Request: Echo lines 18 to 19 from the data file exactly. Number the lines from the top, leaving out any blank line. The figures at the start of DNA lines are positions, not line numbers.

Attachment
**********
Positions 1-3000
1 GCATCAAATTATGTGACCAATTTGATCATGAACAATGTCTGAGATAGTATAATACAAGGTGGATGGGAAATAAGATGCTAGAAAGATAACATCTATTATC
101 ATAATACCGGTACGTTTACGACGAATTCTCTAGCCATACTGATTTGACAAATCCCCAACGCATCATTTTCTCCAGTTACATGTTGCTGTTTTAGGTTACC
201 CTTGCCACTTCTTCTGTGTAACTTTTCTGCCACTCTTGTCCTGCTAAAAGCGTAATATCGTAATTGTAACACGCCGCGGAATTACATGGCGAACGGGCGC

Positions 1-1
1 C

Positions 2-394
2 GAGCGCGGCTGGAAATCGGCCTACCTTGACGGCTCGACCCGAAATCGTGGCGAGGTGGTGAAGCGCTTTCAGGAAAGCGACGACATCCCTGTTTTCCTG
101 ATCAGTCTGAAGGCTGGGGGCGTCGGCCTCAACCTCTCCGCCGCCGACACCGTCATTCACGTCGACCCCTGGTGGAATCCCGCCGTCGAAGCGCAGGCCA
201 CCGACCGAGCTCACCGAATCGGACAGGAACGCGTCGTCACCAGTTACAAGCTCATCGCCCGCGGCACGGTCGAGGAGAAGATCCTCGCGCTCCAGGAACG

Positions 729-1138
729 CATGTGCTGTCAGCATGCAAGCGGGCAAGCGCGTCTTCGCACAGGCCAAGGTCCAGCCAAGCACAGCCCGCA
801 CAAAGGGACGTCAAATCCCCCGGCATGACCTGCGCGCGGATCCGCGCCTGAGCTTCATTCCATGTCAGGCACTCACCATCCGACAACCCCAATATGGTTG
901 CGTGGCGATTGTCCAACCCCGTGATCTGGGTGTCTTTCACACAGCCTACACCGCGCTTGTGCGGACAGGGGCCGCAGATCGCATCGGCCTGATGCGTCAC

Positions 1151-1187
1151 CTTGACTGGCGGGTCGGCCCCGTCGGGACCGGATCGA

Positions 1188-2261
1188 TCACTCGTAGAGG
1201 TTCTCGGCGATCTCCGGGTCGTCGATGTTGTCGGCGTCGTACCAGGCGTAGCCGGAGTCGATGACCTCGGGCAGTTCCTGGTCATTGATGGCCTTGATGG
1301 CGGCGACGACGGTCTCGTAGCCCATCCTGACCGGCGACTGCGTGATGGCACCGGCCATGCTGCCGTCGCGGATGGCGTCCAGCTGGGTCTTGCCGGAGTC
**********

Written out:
1188 TCACTCGTAGAGG
1201 TTCTCGGCGATCTCCGGGTCGTCGATGTTGTCGGCGTCGTACCAGGCGTAGCCGGAGTCGATGACCTCGGGCAGTTCCTGGTCATTGATGGCCTTGATGG